Why does nerve pain occur?

When a nerve is damaged, incorrect signals may occur in this and the nearby nerves. When nerves in the pain system transmit such signals, the brain perceives that something happens in the area that the nerve originally came from. After an amputation of the arm, one can thus have a feeling of pain in the thumb, even though the impulses that reach the brain start in the cut nerve endings. Similarly, after an injury to the spinal cord, one may have a feeling of diffuse leg pain. The damaged nerves can also be extra sensitive so that a light touch causes the nerve to transmit many impulses that are then perceived by the brain as a painful touch. 

Where does nerve pain typically occur?

Neves pain occurs in areas where sensory sense has changed due to the underlying disease / injury. If you have nerve pain after a blood clot in the brain, the pain often occurs on one side of the body, while pain due to nerve inflammation due to diabetes often occurs in both feet and perhaps both hands. After amputation of an arm one can experience pain in the stump (blunt pain) and also pain in the missing arm or hand (phantom pain). Nerve pain may occur immediately after the damage to the nervous system, but may also occur months after the injury.

How Does Nerve Pain Feel?

Nerve pain is often burning, tingling / stinging, spinning, tightening, cutting, icy or chasing, but varies from person to person. In some people the pain is constant, while others experience seizures of pain. In some cases, increased sensitivity is described in the skin, so that quite light touch or contact with something cold feels uncomfortable or painful. This phenomenon is referred to as allodynia. This can in some cases cause you to not have to wear clothes in the area or that it hurts to bathe. You will often find that the nerve pain is exacerbated by illness, in the cold, by stress or the like. Nerve pain can be very violent. They can, in some cases, be accompanied by depression and may give rise to the fact that one cannot take care of his job or do ordinary household tasks.

How does the doctor diagnose?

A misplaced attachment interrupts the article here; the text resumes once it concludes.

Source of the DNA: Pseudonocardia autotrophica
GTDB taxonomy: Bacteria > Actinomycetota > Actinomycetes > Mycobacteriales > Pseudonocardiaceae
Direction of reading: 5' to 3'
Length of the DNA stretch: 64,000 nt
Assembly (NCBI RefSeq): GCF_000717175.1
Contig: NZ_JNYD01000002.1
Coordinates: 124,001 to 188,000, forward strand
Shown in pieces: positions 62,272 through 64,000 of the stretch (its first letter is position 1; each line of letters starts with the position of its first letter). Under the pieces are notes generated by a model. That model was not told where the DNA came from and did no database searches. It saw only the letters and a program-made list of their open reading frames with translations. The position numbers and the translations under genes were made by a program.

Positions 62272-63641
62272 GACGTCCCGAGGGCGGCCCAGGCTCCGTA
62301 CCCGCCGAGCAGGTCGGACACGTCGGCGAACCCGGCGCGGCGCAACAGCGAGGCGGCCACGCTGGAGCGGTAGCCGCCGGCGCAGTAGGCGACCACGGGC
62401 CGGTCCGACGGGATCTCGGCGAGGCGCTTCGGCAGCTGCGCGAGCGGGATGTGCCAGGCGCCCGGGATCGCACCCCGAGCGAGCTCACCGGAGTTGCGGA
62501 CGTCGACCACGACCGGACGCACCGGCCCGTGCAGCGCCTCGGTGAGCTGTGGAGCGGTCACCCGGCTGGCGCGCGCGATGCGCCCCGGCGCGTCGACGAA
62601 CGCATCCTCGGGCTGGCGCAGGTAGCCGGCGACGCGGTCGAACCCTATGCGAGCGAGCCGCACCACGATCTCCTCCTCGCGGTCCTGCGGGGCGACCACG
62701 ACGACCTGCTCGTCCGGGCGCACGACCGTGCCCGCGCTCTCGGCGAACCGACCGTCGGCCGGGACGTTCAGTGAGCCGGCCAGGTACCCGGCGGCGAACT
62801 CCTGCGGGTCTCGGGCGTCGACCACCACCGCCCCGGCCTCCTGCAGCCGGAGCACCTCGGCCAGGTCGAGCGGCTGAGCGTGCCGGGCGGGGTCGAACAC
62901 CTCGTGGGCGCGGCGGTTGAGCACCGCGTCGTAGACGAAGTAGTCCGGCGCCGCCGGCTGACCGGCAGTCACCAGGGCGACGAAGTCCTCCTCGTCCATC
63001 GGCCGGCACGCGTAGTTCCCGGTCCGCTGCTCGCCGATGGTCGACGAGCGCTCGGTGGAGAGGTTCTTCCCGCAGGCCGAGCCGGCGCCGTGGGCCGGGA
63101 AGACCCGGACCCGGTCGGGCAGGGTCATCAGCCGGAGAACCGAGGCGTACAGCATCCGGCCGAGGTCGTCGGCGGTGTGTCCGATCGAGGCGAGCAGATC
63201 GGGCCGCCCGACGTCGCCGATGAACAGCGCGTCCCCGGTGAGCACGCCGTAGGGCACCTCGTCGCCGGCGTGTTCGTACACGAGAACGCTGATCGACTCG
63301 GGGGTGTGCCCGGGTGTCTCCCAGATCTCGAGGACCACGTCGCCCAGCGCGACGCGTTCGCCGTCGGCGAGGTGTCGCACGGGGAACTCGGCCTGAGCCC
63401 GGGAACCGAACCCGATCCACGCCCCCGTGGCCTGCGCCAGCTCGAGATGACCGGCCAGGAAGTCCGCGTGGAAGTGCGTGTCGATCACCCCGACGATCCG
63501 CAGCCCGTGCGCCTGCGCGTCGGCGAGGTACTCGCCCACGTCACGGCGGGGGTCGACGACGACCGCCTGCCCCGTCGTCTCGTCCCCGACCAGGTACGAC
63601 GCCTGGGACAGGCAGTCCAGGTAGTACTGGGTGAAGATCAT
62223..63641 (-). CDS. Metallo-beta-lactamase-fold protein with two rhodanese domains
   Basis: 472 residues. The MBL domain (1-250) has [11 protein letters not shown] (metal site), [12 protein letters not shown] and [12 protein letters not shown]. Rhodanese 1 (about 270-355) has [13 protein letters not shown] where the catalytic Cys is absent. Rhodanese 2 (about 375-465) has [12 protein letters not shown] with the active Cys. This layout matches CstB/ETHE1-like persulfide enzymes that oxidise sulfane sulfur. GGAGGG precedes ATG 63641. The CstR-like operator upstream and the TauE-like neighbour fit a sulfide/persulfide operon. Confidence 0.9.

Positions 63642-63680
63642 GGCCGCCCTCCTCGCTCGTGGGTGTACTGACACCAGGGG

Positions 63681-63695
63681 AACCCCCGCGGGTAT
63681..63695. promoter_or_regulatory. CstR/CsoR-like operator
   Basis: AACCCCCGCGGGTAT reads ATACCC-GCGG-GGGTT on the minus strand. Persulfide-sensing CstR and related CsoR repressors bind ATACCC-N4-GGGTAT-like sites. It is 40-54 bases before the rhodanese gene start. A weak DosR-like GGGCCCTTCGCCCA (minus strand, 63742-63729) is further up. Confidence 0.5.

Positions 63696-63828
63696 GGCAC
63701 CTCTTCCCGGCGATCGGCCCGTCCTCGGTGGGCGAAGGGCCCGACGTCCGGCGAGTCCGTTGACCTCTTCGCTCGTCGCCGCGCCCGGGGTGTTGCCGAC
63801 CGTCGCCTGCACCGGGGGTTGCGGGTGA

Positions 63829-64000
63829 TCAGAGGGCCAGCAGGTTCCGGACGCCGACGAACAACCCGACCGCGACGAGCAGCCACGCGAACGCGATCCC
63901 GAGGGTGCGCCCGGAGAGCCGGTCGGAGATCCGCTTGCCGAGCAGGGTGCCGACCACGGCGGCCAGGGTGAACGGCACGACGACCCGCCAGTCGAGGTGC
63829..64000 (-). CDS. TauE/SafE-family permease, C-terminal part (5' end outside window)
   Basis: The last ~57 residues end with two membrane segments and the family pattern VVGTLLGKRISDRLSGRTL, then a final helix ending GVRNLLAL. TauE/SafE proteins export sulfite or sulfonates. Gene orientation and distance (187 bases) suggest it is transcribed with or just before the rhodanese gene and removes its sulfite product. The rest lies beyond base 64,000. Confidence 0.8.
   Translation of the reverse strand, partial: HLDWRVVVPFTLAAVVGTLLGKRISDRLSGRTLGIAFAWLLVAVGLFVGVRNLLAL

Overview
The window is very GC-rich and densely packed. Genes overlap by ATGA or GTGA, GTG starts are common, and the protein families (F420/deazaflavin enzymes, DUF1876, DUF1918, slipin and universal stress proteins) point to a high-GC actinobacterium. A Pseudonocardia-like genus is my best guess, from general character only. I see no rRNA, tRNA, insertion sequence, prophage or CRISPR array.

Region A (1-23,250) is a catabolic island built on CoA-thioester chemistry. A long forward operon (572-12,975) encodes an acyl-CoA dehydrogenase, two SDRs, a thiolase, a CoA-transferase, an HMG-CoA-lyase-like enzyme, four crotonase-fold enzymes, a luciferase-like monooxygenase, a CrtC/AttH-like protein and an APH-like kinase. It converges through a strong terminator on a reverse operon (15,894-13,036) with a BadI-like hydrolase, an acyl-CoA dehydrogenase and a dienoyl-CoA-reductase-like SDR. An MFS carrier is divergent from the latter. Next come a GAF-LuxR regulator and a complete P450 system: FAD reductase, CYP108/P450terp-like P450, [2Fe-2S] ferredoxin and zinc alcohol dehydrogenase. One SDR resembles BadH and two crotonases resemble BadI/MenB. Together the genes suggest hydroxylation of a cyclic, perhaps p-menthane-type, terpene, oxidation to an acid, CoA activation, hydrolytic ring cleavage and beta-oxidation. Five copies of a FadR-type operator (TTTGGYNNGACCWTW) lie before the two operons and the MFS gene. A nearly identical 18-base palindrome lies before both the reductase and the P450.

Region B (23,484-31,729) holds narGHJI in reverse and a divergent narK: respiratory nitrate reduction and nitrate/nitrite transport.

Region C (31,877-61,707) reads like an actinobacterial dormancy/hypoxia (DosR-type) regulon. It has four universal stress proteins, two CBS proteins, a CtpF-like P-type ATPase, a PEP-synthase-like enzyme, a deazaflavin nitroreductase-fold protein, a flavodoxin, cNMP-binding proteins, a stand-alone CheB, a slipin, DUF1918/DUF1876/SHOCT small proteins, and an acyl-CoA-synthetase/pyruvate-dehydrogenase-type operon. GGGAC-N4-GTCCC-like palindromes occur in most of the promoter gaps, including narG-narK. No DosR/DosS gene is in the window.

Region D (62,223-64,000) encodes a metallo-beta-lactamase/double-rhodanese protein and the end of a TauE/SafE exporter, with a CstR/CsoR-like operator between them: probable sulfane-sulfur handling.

The doctor will prepare a careful medical history and examine whether there is any change in sensation in the area of ​​pain and other signs of damage to the nervous system. In some cases, it will be obvious that there is a nerve injury, for example after an operation, but in other cases, further investigations are needed, for example, a scan or an examination of the nerve conduction rate.

What are the treatment options?

In some cases, the underlying disease of the nervous system can be treated (for example, by surgery for disc herniation), but often there will be symptomatic treatment. Common painkillers will often have no effect on nerve pain. Nerve pain is instead treated with medication for epilepsy or depression because these drugs have an inhibitory effect on the overactive pain pathways. The list below includes various treatment options for chronic pain. What treatments are offered depend on the cause of the pain and the effect of the pain on the mental and social conditions:




training and physiotherapy

mental health counseling

In some cases, the nerve pain decreases or disappears, but nerve pain is in many cases chronic. Since one cannot say in advance who will have the effect of a given treatment, many will experience having to try different drugs. It is very individual how much pain relief one can achieve without getting unpleasant side effects from the medicine. Not everyone with nerve pain will have pain relief, and many will only be able to achieve partial pain relief, perhaps a 30% reduction in their pain.

What can you do yourself?

One needs to be aware of whether there are factors that aggravate the pain. Some should be aware of trying to avoid stress or cold. Regular night’s sleep is important. If the skin is very sensitive in a delimited area, a tight band may in some cases help. Learning different relaxation techniques and learning to abstract from the pain can also be helpful, for example, by focusing on something else. 

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My name is Leslie Shehan. I am a professional blogger and a budding scientist. I constantly keep working and studying on women and men health issues and how can science better converge with herbal and natural ways to provide better health and wellbeing. So Read On… and dont forget to mail me if you have any queries.